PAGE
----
Upgrades Coming to Ocean County Fire Training Center

fire training center tlsWhile work to increase classroom space at the Ocean County Training Center continues, officials also announced improvements to the live fire facilities at the site on Volunteer Way, here.

“The Training Center has been in use for more than 16 years now and has seen its share of wear and tear from the thousands of volunteer emergency responders that train there,” said Freeholder John P. Kelly, Director of Law and Public Safety. “We are moving ahead with plans to improve the burn building, used to simulate fires and our burn box which is used to train for flashover fires.

“These improvements will provide for a better and safer training experience for our responders and the instructors,” Kelly said.

The upgrades to the two-story 900 square foot burn building include replacing the computer control system and PC with the most updated windows operating system and software and providing the lead instructor with a hand held PC tablet allowing for better monitoring from the drill grounds.

In addition, the improvements will provide a fully integrated sound system in each of the burn rooms which will allow instructors to play real life sounds into the training such as smoke detectors sounding, saws running, victims calling for help, wood breaking indicating possible collapse potential or windows breaking.

The installation of an electrical panel simulator, will allow instructors to have students encounter an actual electrical panel that arcs and smokes so that students can make real life decisions based on visual and audio cues.

Also, the aging gas detection devices will be replaced in all three burn rooms with newer models to increase reliability.

And, new vent fans will be added to the building to allow better smoke layering in the burn rooms. An aqua mesh system will be added to all three burn rooms allowing the fire to burn more evenly on the mock ups providing greater heat to be generated in the rooms making the training more realistic.

“Providing state of the art facilities and equipment to our students and instructors is imperative,” said Freeholder Director Joseph H. Vicari. “While numerous agencies train at our training center facilities we know the majority are volunteers. It is vital we provide them with the best training tools possible.”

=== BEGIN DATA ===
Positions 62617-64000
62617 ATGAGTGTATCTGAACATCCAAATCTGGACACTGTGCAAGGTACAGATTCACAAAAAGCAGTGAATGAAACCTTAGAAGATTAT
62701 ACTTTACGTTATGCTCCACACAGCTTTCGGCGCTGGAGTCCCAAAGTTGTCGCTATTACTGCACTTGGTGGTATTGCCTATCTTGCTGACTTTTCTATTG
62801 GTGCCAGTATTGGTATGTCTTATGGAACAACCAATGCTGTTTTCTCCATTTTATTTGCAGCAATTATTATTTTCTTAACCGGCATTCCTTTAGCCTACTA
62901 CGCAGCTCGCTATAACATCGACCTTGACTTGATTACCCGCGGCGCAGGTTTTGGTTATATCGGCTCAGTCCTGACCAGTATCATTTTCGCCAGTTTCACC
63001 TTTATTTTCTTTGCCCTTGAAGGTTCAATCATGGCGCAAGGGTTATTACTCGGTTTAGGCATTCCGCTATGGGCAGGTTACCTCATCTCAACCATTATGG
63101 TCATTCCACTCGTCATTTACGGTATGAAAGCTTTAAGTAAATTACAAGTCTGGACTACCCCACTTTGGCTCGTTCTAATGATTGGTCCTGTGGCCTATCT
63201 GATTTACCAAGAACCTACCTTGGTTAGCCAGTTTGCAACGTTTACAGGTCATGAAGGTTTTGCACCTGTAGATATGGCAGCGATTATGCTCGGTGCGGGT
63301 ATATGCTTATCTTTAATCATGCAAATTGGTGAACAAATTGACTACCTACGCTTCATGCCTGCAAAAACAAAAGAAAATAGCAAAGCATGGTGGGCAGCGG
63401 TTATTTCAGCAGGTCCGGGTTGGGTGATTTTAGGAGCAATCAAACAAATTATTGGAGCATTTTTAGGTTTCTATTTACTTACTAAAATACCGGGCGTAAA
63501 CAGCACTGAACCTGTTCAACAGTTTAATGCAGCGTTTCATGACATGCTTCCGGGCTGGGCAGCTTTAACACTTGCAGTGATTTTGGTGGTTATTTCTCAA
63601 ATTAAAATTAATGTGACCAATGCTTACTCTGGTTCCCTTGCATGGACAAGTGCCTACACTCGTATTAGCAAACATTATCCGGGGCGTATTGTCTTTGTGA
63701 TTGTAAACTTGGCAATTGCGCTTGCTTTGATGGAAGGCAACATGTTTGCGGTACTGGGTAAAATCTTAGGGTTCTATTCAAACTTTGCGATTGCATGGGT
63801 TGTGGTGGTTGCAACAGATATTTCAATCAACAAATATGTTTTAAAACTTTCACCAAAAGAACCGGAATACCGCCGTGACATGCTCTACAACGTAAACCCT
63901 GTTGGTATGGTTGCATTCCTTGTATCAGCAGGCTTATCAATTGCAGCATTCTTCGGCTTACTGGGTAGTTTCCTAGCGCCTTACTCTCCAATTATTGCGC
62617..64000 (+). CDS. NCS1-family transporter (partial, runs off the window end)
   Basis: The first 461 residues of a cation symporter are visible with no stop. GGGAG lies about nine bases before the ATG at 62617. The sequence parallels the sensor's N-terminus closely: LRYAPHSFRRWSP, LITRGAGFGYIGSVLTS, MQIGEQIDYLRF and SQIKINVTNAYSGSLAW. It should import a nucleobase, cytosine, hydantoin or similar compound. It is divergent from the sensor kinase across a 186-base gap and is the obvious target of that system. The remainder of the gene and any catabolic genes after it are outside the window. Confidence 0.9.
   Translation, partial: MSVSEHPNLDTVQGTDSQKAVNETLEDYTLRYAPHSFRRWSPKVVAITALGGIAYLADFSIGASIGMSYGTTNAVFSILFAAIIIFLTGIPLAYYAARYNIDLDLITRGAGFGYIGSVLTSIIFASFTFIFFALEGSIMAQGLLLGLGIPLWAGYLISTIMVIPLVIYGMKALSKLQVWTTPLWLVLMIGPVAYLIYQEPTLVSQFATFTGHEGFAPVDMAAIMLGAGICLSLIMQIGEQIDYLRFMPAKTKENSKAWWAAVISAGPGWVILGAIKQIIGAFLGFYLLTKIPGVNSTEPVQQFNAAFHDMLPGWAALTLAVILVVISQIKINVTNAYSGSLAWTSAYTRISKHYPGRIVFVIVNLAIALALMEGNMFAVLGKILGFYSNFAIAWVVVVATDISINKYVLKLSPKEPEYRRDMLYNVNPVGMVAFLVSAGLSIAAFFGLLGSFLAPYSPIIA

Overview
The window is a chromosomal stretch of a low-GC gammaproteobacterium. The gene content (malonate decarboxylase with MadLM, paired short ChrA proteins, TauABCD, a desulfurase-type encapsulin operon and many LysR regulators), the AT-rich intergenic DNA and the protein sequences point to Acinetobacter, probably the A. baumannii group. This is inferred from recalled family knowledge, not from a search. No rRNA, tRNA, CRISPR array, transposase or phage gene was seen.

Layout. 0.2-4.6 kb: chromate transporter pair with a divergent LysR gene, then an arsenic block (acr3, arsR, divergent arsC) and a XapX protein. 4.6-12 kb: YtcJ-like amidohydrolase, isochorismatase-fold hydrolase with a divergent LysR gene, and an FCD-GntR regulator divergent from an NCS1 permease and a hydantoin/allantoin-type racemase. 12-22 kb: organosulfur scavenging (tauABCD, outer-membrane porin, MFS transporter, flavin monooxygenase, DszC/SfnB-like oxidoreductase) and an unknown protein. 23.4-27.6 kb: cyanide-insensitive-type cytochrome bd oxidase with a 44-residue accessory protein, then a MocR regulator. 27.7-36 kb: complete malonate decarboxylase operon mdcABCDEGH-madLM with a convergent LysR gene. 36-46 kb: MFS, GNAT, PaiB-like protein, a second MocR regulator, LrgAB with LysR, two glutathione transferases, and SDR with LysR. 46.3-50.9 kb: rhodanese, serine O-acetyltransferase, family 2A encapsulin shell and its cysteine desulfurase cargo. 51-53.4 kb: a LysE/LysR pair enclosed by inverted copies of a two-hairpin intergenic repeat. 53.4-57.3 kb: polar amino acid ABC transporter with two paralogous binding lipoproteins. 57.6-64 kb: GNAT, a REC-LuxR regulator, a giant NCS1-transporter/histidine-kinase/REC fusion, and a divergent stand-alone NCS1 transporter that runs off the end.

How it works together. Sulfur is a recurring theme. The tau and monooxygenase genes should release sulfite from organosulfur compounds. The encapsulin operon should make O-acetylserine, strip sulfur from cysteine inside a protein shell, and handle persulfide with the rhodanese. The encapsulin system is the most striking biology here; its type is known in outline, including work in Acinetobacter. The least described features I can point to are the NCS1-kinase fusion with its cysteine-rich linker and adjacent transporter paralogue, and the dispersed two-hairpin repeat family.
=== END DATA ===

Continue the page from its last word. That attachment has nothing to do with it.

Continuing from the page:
Upgrades to the flashover structure include replacing the burn chamber of the existing flashover simulator. Because of age and use, the current burn chamber is showing signs of deterioration and warping of the metal due to the high heat that is generated during training.

“We expect the new chamber will last about seven to 10 years based on the current course load,” Kelly said. “While the firefighters are taught the signs and symptoms of flashover in a classroom based lecture, the flashover simulator allows them to experience actual flashover conditions in a much safer environment.

“This training allows a firefighter to see what will happen before and during a flashover so that they can recognize the danger and react before it happens in real life,” Kelly said.

Meanwhile, construction continues on the expansion of the center to provide more classroom space to train volunteer emergency responders and law and public safety students.

“The Training Center, which is home to the county’s fire and first aid academies, opened its doors in September 1998,” Kelly said. “Since that time countless numbers of community-spirited volunteers use the facility each and every day in order to learn new skills or hone those they have already been taught.

“From firefighters to emergency medical technicians, from law enforcement to Ocean County Vocational-Technical students, the center provides a top-notch learning experience for all of the men and women who give so much back to this great County,” Kelly said.

In order to meet the growing class sizes and the needs of the diverse groups using the center, the County is building a four classroom addition providing more than 4,100 square feet of new space.

“The new space can accommodate up to 120 students,” Kelly said. “And, the space can be separated by motorized partitions to create smaller or larger areas based on the activities being conducted.”

While thousands of emergency response volunteers have been trained at the facility, in recent years it has also become the center for the Ocean County Vocational Technical Schools Law and Public Safety Program.

“This Training Center has been well-used by our volunteers and our vo-tech students,” said Vicari, who serves as liaison to the county’s vocational technical school system. “The vo-tech program has successfully trained many young men and women who want to pursue law enforcement careers.

“The training center also provides firefighters and emergency medical technicians with the important tools they need to serve their communities,” Vicari said.


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